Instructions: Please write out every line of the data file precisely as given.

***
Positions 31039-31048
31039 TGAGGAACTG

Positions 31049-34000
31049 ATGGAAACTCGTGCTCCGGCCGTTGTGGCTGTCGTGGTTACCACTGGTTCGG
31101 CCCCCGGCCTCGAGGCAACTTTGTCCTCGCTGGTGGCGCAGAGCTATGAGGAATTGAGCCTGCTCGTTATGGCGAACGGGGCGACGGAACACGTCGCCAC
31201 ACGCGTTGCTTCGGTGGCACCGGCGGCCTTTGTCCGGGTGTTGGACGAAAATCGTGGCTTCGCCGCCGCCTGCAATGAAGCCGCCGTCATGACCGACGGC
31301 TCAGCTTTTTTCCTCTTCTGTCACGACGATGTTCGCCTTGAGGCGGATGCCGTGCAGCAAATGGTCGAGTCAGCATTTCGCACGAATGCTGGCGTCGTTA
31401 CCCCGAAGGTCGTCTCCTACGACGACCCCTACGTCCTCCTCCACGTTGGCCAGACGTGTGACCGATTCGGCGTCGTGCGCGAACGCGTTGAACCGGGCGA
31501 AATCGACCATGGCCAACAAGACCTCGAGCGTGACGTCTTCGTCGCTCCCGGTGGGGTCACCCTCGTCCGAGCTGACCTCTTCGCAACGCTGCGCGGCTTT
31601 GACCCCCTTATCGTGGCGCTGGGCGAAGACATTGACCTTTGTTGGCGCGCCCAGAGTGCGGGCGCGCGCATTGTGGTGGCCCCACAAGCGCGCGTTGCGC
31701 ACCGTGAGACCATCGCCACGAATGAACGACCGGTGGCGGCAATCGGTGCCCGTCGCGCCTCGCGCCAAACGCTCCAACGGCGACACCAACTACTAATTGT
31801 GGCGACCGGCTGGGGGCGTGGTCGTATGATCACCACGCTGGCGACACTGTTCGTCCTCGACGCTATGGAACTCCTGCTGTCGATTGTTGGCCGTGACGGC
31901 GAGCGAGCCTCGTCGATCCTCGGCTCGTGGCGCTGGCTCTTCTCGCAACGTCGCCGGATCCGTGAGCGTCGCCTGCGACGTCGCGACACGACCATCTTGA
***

Positions 31039-31048
31039 TGAGGAACTG

Positions 31049-34000
31049 ATGGAAACTCGTGCTCCGGCCGTTGTGGCTGTCGTGGTTACCACTGGTTCGG
31101 CCCCCGGCCTCGAGGCAACTTTGTCCTCGCTGGTGGCGCAGAGCTATGAGGAATTGAGCCTGCTCGTTATGGCGAACGGGGCGACGGAACACGTCGCCAC
31201 ACGCGTTGCTTCGGTGGCACCGGCGGCCTTTGTCCGGGTGTTGGACGAAAATCGTGGCTTCGCCGCCGCCTGCAATGAAGCCGCCGTCATGACCGACGGC
31301 TCAGCTTTTTTCCTCTTCTGTCACGACGATGTTCGCCTTGAGGCGGATGCCGTGCAGCAAATGGTCGAGTCAGCATTTCGCACGAATGCTGGCGTCGTTA
31401 CCCCGAAGGTCGTCTCCTACGACGACCCCTACGTCCTCCTCCACGTTGGCCAGACGTGTGACCGATTCGGCGTCGTGCGCGAACGCGTTGAACCGGGCGA
31501 AATCGACCATGGCCAACAAGACCTCGAGCGTGACGTCTTCGTCGCTCCCGGTGGGGTCACCCTCGTCCGAGCTGACCTCTTCGCAACGCTGCGCGGCTTT
31601 GACCCCCTTATCGTGGCGCTGGGCGAAGACATTGACCTTTGTTGGCGCGCCCAGAGTGCGGGCGCGCGCATTGTGGTGGCCCCACAAGCGCGCGTTGCGC
31701 ACCGTGAGACCATCGCCACGAATGAACGACCGGTGGCGGCAATCGGTGCCCGTCGCGCCTCGCGCCAAACGCTCCAACGGCGACACCAACTACTAATTGT
31801 GGCGACCGGCTGGGGGCGTGGTCGTATGATCACCACGCTGGCGACACTGTTCGTCCTCGACGCTATGGAACTCCTGCTGTCGATTGTTGGCCGTGACGGC
31901 GAGCGAGCCTCGTCGATCCTCGGCTCGTGGCGCTGGCTCTTCTCGCAACGTCGCCGGATCCGTGAGCGTCGCCTGCGACGTCGCGACACGACCATCTTGA